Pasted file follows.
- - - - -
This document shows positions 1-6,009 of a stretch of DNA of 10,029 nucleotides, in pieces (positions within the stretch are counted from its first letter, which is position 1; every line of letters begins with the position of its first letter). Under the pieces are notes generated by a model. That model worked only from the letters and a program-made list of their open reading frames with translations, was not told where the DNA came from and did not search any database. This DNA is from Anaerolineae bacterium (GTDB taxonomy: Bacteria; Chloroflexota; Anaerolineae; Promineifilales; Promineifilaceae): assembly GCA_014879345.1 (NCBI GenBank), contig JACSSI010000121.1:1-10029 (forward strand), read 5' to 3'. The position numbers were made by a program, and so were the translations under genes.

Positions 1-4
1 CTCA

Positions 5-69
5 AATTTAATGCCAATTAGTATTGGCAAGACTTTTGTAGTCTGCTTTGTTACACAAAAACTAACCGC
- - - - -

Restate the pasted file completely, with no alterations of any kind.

This document shows positions 1-6,009 of a stretch of DNA of 10,029 nucleotides, in pieces (positions within the stretch are counted from its first letter, which is position 1; every line of letters begins with the position of its first letter). Under the pieces are notes generated by a model. That model worked only from the letters and a program-made list of their open reading frames with translations, was not told where the DNA came from and did not search any database. This DNA is from Anaerolineae bacterium (GTDB taxonomy: Bacteria; Chloroflexota; Anaerolineae; Promineifilales; Promineifilaceae): assembly GCA_014879345.1 (NCBI GenBank), contig JACSSI010000121.1:1-10029 (forward strand), read 5' to 3'. The position numbers were made by a program, and so were the translations under genes.

Positions 1-4
1 CTCA

Positions 5-69
5 AATTTAATGCCAATTAGTATTGGCAAGACTTTTGTAGTCTGCTTTGTTACACAAAAACTAACCGC